The upcoming Tax Practice Success Automation webinar series will cover an extensive array of strategies for reducing your personal workload. One of the major strategies we’ll cover will be the use of checklists to increase the efficiency of tasks within your practice.
Checklists might sound overly simplistic to many people, but the fact of the matter is that the use of checklists is growing in many professional fields. When I was a nuclear power operator in the Navy, there wasn’t a single thing that we did on the entire reactor plant without referencing a checklist. In the field of medicine, checklists are being implemented in more and more operating rooms, which is reducing the rate of surgical mistakes and infections.
If you think about it, every IRS form and set of instructions is really a checklist. The form is there to guide somebody through what numbers they need to report, what can be subtracted, and what the bottom line tax is that needs to be paid. We know them as a form with line numbers, but it could just as easily exist in the form of a checklist and a 7-line, half-page return — which is what an e-file declaration boils the tax return down to.
Checklists make sure that what needs to get done, gets done. Checklists are also great because nobody has to think about what needs to be done, we just do it. Checklists also give us task documentation, which means we have something to refer to for process improvement.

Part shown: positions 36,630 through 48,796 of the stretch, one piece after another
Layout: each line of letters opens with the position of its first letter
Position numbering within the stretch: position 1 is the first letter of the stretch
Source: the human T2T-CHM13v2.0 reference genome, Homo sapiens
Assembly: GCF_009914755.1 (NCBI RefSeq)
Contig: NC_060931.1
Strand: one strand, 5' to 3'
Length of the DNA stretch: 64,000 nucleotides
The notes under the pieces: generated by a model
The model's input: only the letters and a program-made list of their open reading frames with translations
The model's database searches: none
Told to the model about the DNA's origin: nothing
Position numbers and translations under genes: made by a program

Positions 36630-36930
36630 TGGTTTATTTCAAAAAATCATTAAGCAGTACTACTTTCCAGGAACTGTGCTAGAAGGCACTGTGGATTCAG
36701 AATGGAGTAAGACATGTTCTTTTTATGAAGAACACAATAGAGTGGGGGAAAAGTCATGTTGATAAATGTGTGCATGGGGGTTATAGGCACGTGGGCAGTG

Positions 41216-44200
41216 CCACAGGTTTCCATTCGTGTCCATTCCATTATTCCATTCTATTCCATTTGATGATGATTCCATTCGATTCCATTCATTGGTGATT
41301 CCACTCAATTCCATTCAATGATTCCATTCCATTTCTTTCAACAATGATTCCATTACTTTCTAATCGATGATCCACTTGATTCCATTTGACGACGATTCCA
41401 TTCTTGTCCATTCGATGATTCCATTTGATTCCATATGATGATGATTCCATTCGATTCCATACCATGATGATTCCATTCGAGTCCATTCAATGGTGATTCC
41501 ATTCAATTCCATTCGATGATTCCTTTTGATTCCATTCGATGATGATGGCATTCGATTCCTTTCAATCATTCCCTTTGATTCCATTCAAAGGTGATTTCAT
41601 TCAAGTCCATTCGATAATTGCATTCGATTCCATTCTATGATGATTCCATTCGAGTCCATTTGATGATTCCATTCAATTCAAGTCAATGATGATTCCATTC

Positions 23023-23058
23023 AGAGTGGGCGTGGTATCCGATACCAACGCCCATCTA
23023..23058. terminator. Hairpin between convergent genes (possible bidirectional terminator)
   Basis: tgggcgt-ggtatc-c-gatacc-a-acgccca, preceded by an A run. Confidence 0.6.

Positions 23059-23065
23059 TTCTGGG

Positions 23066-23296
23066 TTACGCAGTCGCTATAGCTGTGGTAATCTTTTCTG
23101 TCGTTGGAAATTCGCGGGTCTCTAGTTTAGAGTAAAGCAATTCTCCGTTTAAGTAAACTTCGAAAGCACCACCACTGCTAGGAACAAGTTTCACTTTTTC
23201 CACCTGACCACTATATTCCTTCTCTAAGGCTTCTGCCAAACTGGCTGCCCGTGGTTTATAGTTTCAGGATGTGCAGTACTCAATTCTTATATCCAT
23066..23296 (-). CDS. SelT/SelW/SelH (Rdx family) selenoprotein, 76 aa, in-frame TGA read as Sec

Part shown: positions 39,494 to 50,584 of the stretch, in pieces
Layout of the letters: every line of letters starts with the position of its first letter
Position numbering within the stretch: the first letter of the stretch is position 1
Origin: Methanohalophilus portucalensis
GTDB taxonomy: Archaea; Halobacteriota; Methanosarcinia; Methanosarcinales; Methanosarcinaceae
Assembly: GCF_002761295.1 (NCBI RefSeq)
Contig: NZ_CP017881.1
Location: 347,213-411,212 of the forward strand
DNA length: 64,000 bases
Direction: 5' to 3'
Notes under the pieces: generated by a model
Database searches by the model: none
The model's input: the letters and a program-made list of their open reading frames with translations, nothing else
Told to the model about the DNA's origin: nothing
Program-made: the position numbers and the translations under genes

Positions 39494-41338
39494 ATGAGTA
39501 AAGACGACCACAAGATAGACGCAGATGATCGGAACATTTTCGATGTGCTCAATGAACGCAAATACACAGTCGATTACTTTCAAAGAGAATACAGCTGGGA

Let me give you one small example of a checklist that could be useful in marketing your tax practice. We all know that social media is unavoidable these days, and is a necessary component of all your marketing. But what should we actually be doing on a daily basis with social media in order to ensure that we are getting done all the thing that we need to be getting?
Here is an example social media marketing checklist to be processed each day:
- Tweet daily tax tip.
- Hold 10 minute tax Q&A on Facebook.
- Connect with 3 other professionals on LinkedIn.
- Invite 5 new people to Facebook page.
- Spend $5 on Facebook ads to obtain likes to company page.
- Leave 3 comments on blog posts on personal finance blogs where people left tax questions.
- Answer two tax questions in popular personal finance discussion forums.
- Search appropriate Twitter hashtags and enter into 5 conversations regarding tax matters.
- Share one infographic on Pinterest regarding personal finance, tax, or economic matters.
This is a pretty basic checklist, and a great place to start if you’re new to social media. This checklist could be used over the course of two weeks, and then modified based on the feedback from either yourself or the staff member that you have delegated your social media marketing to.
Do you see how this sort of a checklist can help make things more efficient in your practice? With a checklist, there is no question about what needs to get done, or what the metrics used to define successful completion are: The metrics for completion are built into the checklist. The checklist either gets done partially, completely, or not at all.
When you run your practice based on simple checklists like this, and every person in your organization knows what checklists they are responsible for carrying out every day, then your practice begins to run like a well balanced motor-generator set.
To learn more effective strategies for running an efficient, stress-free tax practice, be sure to join us on Mondays in December for the Tax Practice Success Automation webinar series. There are currently 16 seats remaining as I write this, and the price will be going up substantially next week, so I’d encourage you to register sooner rather than later.